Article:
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Visiting the Hidden Speakeasy in Downtown Sydney, Australia


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Searching for a great cocktail in Australia is a quest of its own. For most Australians, a cocktail means "gin and tonic" or "margarita"—they have great wines in this part of the world, but legit mixed drinks are hard to come by.

That just means you have to look harder, of course.

I found a modern-day speakeasy hidden away in the Central Business District of Sydney. Finding the general area wasn’t difficult, but there was a trick to finding the speakeasy itself: you had to avoid an imposter bar located right outside. The imposter bar looked fine—just a normal pub with the typical overpriced drinks of Sydney.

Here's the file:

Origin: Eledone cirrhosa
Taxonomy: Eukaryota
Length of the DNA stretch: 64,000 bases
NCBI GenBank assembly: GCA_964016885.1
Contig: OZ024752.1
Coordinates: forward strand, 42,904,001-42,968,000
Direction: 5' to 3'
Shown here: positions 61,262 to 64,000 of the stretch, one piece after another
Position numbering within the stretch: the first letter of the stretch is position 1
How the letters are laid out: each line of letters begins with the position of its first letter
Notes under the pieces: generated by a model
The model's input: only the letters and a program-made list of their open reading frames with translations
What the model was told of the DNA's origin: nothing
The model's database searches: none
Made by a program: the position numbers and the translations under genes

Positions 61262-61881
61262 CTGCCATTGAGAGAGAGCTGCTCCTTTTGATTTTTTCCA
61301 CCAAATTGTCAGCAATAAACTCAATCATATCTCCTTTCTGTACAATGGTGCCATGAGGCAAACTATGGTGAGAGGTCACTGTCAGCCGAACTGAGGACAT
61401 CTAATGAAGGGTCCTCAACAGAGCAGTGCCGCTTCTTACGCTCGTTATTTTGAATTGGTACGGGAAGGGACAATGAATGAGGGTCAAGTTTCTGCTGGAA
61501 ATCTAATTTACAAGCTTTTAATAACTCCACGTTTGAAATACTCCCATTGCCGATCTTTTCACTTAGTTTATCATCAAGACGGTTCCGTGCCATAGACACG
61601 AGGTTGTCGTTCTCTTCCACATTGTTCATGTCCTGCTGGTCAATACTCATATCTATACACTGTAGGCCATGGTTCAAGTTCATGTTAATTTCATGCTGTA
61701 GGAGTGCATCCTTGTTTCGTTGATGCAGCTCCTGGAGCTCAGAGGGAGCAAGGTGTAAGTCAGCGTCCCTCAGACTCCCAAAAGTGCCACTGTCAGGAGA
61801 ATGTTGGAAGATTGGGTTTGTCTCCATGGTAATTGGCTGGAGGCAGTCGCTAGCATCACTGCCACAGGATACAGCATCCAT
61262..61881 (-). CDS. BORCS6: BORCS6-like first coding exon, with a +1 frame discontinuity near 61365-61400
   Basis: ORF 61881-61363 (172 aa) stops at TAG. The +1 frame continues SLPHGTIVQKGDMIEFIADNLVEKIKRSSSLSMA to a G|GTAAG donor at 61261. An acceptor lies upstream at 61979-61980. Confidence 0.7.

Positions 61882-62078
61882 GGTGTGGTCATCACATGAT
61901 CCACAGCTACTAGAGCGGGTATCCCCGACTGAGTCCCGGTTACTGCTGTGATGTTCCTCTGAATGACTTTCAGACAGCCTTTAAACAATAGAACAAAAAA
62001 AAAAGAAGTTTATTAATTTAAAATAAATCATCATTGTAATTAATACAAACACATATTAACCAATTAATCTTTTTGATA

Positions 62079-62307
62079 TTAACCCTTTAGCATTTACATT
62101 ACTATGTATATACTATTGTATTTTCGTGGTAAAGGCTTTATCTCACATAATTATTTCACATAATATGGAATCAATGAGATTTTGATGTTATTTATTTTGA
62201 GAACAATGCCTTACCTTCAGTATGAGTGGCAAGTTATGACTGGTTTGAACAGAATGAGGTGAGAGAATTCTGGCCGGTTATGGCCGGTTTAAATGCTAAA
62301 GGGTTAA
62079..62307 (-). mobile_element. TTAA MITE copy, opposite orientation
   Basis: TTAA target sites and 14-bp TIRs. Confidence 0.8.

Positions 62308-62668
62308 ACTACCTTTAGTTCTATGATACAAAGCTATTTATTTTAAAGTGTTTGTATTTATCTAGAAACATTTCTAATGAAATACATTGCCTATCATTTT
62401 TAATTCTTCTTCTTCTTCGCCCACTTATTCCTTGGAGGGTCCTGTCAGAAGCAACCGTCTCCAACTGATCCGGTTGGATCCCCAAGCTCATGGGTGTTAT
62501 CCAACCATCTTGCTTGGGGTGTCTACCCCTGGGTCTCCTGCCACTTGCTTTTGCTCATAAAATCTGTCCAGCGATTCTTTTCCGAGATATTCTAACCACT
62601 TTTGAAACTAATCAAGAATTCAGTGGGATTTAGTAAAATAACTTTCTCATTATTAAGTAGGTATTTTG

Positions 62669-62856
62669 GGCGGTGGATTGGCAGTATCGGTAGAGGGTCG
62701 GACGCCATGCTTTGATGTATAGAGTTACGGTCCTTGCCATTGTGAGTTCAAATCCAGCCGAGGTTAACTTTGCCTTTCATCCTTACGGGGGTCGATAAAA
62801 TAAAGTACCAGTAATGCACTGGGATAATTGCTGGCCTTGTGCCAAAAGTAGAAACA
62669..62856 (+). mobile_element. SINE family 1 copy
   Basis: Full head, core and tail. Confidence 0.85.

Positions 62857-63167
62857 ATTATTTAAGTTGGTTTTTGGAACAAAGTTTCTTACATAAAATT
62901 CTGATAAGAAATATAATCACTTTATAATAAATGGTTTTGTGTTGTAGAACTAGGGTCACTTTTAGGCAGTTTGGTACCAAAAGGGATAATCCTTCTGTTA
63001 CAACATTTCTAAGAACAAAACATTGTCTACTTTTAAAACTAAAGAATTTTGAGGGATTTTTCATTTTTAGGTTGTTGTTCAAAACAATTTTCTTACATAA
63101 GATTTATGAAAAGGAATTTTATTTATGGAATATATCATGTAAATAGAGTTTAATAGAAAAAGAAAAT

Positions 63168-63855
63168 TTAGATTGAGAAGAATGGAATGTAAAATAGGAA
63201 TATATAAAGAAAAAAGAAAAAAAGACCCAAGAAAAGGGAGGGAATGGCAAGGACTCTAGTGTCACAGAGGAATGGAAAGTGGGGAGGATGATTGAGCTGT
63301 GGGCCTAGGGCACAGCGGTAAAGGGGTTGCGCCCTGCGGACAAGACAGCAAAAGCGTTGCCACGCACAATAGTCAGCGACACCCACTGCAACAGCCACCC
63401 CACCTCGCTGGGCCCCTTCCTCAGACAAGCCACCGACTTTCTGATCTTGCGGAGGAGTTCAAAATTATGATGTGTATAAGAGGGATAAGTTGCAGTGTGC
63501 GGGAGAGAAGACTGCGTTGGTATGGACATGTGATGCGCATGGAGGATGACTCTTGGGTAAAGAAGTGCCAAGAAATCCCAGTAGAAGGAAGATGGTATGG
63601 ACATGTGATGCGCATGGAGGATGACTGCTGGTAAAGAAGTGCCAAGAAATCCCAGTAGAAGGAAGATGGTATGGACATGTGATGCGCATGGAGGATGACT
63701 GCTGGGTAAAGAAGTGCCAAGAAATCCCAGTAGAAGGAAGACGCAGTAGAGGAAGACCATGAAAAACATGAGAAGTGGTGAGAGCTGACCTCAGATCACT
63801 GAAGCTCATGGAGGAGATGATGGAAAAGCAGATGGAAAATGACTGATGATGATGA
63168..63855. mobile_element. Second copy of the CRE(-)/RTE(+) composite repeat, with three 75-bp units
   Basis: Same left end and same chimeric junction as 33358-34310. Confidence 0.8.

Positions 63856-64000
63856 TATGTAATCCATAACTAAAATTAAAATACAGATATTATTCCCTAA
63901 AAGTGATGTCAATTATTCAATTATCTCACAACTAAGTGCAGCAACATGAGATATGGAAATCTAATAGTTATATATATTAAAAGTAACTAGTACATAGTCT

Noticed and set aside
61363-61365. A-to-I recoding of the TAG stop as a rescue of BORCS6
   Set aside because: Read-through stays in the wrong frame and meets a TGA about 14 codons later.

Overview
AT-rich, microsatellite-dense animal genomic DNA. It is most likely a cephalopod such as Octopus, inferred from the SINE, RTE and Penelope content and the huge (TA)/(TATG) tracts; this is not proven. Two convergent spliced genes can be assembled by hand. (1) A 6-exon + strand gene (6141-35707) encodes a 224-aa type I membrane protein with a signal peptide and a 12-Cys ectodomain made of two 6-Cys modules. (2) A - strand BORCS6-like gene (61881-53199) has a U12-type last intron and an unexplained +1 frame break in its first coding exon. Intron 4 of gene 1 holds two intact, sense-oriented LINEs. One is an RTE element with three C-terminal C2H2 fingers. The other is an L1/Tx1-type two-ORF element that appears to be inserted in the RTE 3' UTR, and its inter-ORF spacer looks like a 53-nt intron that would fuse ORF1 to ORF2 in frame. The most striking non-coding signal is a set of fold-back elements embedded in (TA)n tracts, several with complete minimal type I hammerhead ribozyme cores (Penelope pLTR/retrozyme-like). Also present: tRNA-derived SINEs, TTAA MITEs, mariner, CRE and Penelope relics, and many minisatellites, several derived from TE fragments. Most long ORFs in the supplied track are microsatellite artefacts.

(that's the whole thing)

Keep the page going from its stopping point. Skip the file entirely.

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Can You Visit Bora Bora on a Budget? Sort of—Here’s How.

This is a free excerpt from Upgrade Unlocked: The Unconventional Guide to Luxury Travel on a Budget by Stephanie Zito.

Bora-Bora

Bora Bora is a dream destination smack in the middle of the South Pacific. The French Polynesian island is famous for its crystal waters in 50 shades of blue, and luxury accommodation in over-the-ocean bungalows that come complete with a private balcony stepping straight into the sea.

It’s a popular destination for honeymooners and just about anyone who likes to be pampered on an island while never being more than 10 steps away from tropical waters.

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One Family, Four Bikes, All of the Americas: Nancy Vogel’s Quest

This is a quest case study. (Read others or nominate yourself.)

Nancy3 For many, driving 17,000 miles with your family would be challenge enough. Nancy Vogel went a step further, and along with her husband and twin sons, decided to bike from Alaska to Argentina over the course of three years.